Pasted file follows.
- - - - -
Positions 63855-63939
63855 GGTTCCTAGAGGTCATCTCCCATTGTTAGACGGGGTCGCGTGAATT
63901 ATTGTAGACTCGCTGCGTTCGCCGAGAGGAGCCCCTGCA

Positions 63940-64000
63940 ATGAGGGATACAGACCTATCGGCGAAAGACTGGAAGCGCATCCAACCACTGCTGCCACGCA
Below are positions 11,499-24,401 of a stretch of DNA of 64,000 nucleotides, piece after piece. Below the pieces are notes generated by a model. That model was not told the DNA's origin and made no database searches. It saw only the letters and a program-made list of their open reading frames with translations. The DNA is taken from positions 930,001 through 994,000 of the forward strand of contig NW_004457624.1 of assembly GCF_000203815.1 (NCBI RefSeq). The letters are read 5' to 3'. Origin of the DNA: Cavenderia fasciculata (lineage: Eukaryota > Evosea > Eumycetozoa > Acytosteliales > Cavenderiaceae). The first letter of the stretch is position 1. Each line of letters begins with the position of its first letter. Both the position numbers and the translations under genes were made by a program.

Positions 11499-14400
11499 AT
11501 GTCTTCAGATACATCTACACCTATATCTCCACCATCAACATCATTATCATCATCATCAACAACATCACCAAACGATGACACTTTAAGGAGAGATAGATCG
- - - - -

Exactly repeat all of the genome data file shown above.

Positions 63855-63939
63855 GGTTCCTAGAGGTCATCTCCCATTGTTAGACGGGGTCGCGTGAATT
63901 ATTGTAGACTCGCTGCGTTCGCCGAGAGGAGCCCCTGCA

Positions 63940-64000
63940 ATGAGGGATACAGACCTATCGGCGAAAGACTGGAAGCGCATCCAACCACTGCTGCCACGCA
Below are positions 11,499-24,401 of a stretch of DNA of 64,000 nucleotides, piece after piece. Below the pieces are notes generated by a model. That model was not told the DNA's origin and made no database searches. It saw only the letters and a program-made list of their open reading frames with translations. The DNA is taken from positions 930,001 through 994,000 of the forward strand of contig NW_004457624.1 of assembly GCF_000203815.1 (NCBI RefSeq). The letters are read 5' to 3'. Origin of the DNA: Cavenderia fasciculata (lineage: Eukaryota > Evosea > Eumycetozoa > Acytosteliales > Cavenderiaceae). The first letter of the stretch is position 1. Each line of letters begins with the position of its first letter. Both the position numbers and the translations under genes were made by a program.

Positions 11499-14400
11499 AT
11501 GTCTTCAGATACATCTACACCTATATCTCCACCATCAACATCATTATCATCATCATCAACAACATCACCAAACGATGACACTTTAAGGAGAGATAGATCG